Youth-Led Group To Give Out Hundreds Of Copies Of ‘Beloved,’ ‘Maus’ Amid Book Bans
A youth group is distributing hundreds of copies of Toni Morrison’s “Beloved” and Art Spiegelman’s “Maus” in response to Republican-led attacks on those and other books about racism in schools nationwide.
Voters of Tomorrow, a youth-led political nonprofit, plans to give out about 400 copies of the Pulitzer Prize-winning books to public high school students in Austin, Texas, and Fairfax, Virginia, next week. In time, they are hoping to expand their efforts to other locations.
In a news release Wednesday, the group said it was “fighting back against the far-right’s attempts to eliminate essential pieces of history and literature from our school curricula.” Spokesperson Jack Lobel said the group aims to counter “politicians crusading against students’ right to a well-rounded and accurate historical education.”
Republican governors in Texas and Virginia have supported the removal of books on race and other issues from classrooms.
Virginia Gov. Glenn Youngkin featured in one of his campaign videos last year a GOP activist who wanted to ban “Beloved” from the Fairfax school district. On his first day in office, Youngkin issued an executive order demanding the review of materials for public schools “to identify those that promote or endorse divisive or inherently racist concepts” — and defining as “divisive” the idea that “an individual, by virtue of his or her race, skin color, ethnicity, sex or faith, is racist, sexist, or oppressive, whether consciously or subconsciously.”
In Texas, Gov. Greg Abbott wrote to the state association of school boards last year, warning against “pornographic or obscene” books in school libraries, shortly after GOP state lawmakers targeted books with LGBTQ themes on such grounds. An NBC report found that across the state, hundreds of books had been pulled from school libraries for review after conservative parents and officials pushed to ban books on race, sexuality and gender.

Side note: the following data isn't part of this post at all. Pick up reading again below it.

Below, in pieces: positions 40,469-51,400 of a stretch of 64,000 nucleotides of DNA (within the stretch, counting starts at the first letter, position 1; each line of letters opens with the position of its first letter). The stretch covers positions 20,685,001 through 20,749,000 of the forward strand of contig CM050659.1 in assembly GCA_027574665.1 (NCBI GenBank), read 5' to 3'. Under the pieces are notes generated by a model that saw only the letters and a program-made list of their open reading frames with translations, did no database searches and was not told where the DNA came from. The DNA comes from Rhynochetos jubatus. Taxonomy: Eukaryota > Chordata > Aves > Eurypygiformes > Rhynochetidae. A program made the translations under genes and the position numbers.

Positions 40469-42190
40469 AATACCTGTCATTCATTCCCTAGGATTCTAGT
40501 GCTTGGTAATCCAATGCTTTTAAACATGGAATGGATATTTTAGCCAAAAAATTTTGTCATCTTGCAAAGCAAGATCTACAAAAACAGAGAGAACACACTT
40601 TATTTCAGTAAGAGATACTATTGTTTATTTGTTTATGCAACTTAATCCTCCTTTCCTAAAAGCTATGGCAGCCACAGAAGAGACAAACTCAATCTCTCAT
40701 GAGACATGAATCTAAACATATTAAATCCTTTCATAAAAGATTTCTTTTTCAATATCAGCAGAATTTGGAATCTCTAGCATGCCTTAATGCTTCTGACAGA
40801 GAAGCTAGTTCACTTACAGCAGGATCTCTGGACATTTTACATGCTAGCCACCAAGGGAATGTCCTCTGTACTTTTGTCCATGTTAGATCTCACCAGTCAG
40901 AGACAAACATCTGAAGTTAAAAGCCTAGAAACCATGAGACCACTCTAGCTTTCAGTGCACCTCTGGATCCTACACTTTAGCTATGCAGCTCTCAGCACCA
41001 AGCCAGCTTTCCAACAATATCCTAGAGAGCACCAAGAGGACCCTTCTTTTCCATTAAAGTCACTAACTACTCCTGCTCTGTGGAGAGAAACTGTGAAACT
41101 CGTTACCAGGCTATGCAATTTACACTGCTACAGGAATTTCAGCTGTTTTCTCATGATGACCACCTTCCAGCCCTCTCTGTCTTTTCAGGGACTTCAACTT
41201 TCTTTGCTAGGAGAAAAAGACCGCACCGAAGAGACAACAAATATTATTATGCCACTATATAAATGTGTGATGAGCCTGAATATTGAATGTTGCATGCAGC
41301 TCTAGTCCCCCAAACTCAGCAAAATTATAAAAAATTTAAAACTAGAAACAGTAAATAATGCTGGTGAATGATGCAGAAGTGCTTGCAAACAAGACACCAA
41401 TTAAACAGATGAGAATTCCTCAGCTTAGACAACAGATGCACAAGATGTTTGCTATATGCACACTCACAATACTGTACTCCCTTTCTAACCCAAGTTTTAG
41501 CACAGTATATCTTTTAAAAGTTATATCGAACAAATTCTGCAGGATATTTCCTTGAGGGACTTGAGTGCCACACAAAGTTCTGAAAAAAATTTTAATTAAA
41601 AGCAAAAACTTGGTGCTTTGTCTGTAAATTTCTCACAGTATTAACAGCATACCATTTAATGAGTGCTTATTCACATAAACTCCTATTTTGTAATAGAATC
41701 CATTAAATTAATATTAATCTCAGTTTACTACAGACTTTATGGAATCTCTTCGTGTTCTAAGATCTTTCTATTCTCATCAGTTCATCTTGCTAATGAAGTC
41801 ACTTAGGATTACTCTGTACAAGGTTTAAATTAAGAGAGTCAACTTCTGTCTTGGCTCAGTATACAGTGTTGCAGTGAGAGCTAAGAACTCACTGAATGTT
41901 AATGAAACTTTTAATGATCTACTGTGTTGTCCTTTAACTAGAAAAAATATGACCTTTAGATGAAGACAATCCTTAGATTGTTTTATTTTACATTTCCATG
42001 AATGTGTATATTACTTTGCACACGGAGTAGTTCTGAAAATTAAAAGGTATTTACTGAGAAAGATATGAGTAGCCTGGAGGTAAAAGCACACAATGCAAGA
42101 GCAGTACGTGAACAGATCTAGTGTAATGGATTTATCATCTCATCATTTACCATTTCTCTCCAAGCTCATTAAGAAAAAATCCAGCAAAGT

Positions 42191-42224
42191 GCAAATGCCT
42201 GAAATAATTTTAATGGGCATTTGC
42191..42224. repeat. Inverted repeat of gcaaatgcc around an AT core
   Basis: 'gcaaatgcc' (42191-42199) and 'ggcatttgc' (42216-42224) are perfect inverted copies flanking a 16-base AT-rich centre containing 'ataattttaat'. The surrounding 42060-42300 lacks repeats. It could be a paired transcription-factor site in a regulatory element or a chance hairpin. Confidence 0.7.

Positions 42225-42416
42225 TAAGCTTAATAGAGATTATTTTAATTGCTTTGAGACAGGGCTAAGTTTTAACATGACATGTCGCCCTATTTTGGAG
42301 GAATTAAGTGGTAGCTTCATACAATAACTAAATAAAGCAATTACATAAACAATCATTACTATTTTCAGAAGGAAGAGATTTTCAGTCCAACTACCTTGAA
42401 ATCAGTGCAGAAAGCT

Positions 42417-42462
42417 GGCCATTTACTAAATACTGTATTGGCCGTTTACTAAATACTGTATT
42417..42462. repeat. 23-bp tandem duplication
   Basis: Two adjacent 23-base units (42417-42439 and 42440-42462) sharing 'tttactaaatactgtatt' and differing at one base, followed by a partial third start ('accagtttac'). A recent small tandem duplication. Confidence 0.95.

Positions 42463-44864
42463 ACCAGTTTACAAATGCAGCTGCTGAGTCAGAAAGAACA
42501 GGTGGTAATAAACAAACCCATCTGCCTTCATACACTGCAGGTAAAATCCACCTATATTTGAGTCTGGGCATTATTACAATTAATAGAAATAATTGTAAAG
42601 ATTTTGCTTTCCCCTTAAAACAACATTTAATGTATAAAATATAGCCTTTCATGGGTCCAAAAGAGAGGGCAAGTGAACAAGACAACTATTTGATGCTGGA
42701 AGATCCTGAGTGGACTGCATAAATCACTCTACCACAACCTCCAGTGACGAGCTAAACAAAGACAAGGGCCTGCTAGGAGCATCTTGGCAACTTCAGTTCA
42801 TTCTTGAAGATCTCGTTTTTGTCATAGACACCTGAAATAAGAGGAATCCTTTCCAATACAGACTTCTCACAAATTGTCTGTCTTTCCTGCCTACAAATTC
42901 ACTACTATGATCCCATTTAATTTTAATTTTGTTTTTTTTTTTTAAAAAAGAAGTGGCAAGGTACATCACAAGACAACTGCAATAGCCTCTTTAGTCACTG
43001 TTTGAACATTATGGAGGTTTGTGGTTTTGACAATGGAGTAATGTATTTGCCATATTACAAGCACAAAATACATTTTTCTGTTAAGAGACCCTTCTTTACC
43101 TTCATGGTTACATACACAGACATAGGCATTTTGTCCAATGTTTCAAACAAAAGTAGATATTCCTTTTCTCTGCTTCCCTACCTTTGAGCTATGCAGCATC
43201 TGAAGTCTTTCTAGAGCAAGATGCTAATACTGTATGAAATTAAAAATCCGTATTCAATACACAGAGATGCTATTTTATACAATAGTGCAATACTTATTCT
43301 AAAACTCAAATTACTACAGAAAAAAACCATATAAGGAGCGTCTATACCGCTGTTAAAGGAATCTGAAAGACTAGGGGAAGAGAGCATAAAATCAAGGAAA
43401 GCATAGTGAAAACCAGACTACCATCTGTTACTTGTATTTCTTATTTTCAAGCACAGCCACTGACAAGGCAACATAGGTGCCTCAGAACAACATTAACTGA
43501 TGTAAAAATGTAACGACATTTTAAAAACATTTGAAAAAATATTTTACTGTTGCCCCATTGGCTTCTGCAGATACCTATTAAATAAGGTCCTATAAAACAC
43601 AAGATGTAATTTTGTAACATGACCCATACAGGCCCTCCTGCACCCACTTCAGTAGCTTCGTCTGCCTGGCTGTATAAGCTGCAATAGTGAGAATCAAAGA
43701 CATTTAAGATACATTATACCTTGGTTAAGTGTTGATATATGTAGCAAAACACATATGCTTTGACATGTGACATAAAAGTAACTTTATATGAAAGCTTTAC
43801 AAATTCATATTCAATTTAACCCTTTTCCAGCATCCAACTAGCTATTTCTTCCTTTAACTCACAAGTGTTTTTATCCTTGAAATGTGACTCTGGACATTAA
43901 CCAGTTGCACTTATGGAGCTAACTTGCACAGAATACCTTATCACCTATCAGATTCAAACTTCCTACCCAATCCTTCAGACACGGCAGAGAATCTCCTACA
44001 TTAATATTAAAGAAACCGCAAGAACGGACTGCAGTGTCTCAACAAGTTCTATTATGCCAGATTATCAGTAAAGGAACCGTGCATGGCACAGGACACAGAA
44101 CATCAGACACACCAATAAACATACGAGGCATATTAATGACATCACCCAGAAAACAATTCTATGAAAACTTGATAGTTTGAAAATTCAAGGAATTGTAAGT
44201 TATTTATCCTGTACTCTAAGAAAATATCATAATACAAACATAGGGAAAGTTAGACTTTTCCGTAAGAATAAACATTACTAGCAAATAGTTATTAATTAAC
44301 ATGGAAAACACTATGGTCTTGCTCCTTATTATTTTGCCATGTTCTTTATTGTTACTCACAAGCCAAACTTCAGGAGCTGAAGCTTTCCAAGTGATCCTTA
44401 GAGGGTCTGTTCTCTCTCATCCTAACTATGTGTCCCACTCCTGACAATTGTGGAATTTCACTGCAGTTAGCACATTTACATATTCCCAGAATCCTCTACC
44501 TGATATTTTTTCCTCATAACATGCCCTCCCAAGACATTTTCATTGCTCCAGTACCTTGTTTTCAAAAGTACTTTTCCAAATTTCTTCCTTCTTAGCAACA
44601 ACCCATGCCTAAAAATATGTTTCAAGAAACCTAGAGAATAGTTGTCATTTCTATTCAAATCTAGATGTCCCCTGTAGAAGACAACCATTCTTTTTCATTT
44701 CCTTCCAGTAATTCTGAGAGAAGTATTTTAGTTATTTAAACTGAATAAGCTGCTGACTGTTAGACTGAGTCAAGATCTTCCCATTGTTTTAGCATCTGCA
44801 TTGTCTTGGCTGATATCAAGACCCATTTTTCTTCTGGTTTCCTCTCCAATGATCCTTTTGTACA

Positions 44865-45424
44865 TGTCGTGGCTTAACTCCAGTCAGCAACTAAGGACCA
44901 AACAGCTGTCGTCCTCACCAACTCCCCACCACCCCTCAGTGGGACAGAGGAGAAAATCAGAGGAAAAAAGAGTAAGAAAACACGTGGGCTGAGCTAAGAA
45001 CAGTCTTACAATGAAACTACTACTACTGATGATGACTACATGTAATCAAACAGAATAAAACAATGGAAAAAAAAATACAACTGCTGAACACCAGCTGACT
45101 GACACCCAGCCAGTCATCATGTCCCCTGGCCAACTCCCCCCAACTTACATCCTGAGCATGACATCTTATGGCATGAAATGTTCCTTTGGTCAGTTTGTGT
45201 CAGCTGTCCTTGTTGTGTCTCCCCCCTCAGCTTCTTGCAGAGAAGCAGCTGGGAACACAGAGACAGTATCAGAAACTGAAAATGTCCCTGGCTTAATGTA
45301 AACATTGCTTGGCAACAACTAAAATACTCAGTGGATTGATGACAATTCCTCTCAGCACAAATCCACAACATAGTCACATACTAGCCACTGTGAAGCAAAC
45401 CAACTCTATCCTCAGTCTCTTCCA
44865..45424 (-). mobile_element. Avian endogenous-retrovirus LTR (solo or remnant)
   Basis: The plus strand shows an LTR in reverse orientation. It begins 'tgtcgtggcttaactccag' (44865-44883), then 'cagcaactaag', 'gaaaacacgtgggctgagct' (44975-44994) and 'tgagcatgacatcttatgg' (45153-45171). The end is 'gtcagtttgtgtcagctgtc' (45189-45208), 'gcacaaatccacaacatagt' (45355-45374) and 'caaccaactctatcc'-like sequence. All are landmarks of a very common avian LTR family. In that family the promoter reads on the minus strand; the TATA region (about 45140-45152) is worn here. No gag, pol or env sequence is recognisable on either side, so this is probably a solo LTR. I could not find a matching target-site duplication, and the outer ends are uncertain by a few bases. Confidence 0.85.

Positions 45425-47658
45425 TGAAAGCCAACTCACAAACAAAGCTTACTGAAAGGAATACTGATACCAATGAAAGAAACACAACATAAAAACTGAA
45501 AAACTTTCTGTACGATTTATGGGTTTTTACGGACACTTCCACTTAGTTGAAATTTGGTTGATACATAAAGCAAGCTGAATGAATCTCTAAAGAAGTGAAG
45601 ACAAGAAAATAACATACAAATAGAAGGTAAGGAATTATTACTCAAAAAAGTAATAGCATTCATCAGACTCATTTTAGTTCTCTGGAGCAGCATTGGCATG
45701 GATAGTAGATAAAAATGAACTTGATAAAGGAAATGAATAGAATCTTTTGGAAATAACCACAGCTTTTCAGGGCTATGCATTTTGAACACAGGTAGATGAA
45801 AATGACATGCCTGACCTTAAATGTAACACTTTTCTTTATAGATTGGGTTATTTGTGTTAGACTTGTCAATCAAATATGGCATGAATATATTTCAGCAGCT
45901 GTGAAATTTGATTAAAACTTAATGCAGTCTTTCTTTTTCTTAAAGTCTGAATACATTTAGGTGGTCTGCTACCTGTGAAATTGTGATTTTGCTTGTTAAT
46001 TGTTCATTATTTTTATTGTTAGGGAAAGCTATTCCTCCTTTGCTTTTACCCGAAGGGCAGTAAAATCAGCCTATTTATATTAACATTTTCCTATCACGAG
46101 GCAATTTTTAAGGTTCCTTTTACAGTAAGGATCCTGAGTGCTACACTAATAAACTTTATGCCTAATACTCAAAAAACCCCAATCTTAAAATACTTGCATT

There have been Republican-led efforts to ban books from school libraries across the country.
Last week, a local school board in Tennessee banned “Maus,” a book about the horrors of the Holocaust, citing concerns about “objectionable language” and nudity. Earlier this month, a school board in Missouri removed Morrison’s “The Bluest Eye,” about American racism in the 1940s, from its high school libraries.
The pushes to ban certain school library books stem directly from Republican-led efforts to prevent students from learning about white supremacy and racism, under the pretense of expunging so-called “critical race theory” from classrooms.
In June, Abbott signed a law broadly seeking to block teachers from talking about white supremacy, racism and privilege in classrooms. The law is vague, and Texas teachers who spoke to HuffPost said they’re unsure of what they can and can’t teach. Months after the law was signed, a school administrator in the state told teachers at her school that, to comply with the law, if they teach a book about the Holocaust, they should also include a book that has “opposing” or “other perspectives.” (The superintendent of that school district later apologized for the administrator’s remarks.)
“It is crucial that young people have discussions on race, racism, gender, and American history in school,” said Sari Beth Rosenberg, a New York public school U.S. history teacher and senior adviser to Voters of Tomorrow, in a release. “These bills function as educational gag orders designed to whitewash history and prevent young people from learning about these topics in school.”